Berkeley officials ultimately want one-fifth of undergraduates to come from outside California. Berkeley spokeswoman Janet Gilmore said the drop in resident freshmen came because the school is "trying to bring in-state new freshman student enrollment closer to what is funded by the state."
Davis is recruiting globally
UC Davis also has moved aggressively into nonresident admissions.
In 2009, 4 percent of the entering UC Davis freshmen came from outside California. Last year, that figure was 8.2 percent.
The school's new assistant vice chancellor and director of undergraduate admissions, Walter Robinson, came from Berkeley with experience recruiting students from across the globe.
Robinson said he just returned last month from a college fair tour in the Middle East. Most of Davis' international students currently come from Asia, and Robinson is hoping to recruit more in Latin America, the Middle East and eventually Africa and Western Europe. He said the school also tries to find students in the northwest and northeast United States.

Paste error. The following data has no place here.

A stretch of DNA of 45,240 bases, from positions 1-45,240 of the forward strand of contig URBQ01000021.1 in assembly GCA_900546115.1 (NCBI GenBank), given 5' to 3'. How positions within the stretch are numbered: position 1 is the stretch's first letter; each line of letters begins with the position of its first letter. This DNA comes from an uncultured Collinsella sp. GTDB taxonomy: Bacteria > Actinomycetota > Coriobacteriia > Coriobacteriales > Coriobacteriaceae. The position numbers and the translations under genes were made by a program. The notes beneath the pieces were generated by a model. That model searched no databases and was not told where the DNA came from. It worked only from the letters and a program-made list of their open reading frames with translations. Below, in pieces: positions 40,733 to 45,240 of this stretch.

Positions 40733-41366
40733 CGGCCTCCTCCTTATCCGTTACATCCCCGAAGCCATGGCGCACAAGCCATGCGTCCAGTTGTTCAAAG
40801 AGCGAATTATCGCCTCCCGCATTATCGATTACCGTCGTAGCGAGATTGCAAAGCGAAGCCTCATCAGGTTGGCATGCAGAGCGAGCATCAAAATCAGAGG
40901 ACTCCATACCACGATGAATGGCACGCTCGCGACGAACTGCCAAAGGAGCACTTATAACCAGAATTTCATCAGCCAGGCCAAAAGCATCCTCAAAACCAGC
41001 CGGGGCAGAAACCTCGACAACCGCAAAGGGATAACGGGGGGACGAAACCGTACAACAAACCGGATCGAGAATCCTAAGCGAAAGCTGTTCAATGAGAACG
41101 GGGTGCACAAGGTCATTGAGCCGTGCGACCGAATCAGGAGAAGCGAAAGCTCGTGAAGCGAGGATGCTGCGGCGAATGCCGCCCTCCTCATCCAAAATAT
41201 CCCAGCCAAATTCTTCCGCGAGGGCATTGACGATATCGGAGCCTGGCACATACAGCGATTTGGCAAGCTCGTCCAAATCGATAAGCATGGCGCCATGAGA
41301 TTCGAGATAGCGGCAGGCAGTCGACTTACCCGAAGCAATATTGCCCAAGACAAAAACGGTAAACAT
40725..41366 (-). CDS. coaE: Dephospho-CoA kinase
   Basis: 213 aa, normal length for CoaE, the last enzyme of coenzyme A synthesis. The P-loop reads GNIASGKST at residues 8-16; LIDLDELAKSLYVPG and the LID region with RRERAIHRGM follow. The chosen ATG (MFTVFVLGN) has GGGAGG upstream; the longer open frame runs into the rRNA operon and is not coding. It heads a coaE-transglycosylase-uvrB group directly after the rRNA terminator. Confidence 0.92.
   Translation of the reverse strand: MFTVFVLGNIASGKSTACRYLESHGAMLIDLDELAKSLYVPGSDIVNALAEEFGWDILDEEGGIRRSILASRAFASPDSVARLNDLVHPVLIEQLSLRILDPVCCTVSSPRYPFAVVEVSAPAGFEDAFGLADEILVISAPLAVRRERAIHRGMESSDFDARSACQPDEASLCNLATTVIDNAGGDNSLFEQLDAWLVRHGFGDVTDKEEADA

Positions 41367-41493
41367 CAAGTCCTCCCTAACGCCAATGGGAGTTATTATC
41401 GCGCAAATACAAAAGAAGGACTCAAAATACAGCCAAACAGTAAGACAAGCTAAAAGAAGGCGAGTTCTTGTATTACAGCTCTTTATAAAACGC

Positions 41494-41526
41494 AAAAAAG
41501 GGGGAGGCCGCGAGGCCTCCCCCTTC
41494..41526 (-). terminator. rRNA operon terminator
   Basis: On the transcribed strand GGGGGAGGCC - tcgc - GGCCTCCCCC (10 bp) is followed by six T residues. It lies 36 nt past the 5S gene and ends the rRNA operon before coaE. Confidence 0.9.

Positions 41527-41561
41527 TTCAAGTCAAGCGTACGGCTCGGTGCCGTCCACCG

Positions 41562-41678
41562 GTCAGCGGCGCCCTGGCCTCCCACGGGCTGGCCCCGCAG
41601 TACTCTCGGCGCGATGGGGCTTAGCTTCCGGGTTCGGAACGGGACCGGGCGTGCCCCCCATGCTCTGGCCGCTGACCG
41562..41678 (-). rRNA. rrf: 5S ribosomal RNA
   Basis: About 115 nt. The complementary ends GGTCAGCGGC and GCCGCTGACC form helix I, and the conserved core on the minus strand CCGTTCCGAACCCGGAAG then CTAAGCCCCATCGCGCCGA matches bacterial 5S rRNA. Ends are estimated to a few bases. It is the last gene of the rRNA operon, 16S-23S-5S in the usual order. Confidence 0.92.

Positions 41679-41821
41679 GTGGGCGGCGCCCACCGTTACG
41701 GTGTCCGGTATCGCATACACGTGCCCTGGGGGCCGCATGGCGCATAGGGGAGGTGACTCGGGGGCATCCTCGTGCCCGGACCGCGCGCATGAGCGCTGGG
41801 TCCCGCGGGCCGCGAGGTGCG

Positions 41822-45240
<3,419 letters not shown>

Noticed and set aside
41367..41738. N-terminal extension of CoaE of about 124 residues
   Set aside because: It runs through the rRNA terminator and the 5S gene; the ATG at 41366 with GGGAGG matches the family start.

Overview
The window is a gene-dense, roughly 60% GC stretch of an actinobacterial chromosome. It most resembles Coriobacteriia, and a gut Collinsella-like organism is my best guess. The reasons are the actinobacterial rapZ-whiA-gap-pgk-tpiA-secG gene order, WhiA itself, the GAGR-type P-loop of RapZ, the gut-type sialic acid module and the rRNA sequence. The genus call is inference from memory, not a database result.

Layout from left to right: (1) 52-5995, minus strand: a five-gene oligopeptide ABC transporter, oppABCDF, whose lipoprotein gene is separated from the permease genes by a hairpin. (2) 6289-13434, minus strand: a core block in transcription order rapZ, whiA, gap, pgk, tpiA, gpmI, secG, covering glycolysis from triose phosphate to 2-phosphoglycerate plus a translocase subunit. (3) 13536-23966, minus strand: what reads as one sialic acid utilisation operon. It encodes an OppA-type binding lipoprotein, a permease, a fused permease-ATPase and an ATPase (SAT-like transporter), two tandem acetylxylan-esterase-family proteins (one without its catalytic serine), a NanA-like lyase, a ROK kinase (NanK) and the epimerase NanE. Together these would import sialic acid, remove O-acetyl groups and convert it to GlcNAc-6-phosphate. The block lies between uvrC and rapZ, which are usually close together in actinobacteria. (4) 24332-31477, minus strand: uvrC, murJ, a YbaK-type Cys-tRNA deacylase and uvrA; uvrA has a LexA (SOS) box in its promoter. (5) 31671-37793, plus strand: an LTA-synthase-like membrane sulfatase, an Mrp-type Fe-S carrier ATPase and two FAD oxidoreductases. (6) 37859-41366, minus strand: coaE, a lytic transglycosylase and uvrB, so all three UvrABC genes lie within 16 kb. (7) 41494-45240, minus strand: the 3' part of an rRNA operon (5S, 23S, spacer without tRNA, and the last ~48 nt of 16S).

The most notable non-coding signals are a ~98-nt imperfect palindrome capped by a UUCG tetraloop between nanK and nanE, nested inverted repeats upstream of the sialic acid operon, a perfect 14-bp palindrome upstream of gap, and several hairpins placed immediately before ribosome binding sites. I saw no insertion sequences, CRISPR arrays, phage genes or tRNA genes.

UC Davis sets up video conferences to woo recruits, holds receptions for admitted students and talks to out-of-state high school counselors.
"I will say that Davis is probably one of the best-kept secrets in the UC system," Robinson said. "Part of my goal is to change that."
For this school year, Davis admitted 74 percent of those who applied from out of state, compared with 43 percent of Californians who applied.
Nonresidents generally come from more affluent backgrounds. They are ineligible for state financial aid, so have to pay the entire $35,070 each year.
"The lower-income students from out of state will self-select away from public universities outside their own state," Robinson said.
"What we see in the (nonresident) applicant pool are more middle- and upper-middle-income students applying, and many of them do come from private school."
Dominique Chao, a 22-year-old UC Davis senior from Thailand, said she chose Davis because she wanted to attend college in the United States and sought a different experience from her big-city life in Bangkok. She said the costs are high but that families in her country are willing to sacrifice.
"Due to the prestige and honor given to going to school in the U.S., parents are going to do whatever they can to fund education," she said. "It's highly prized."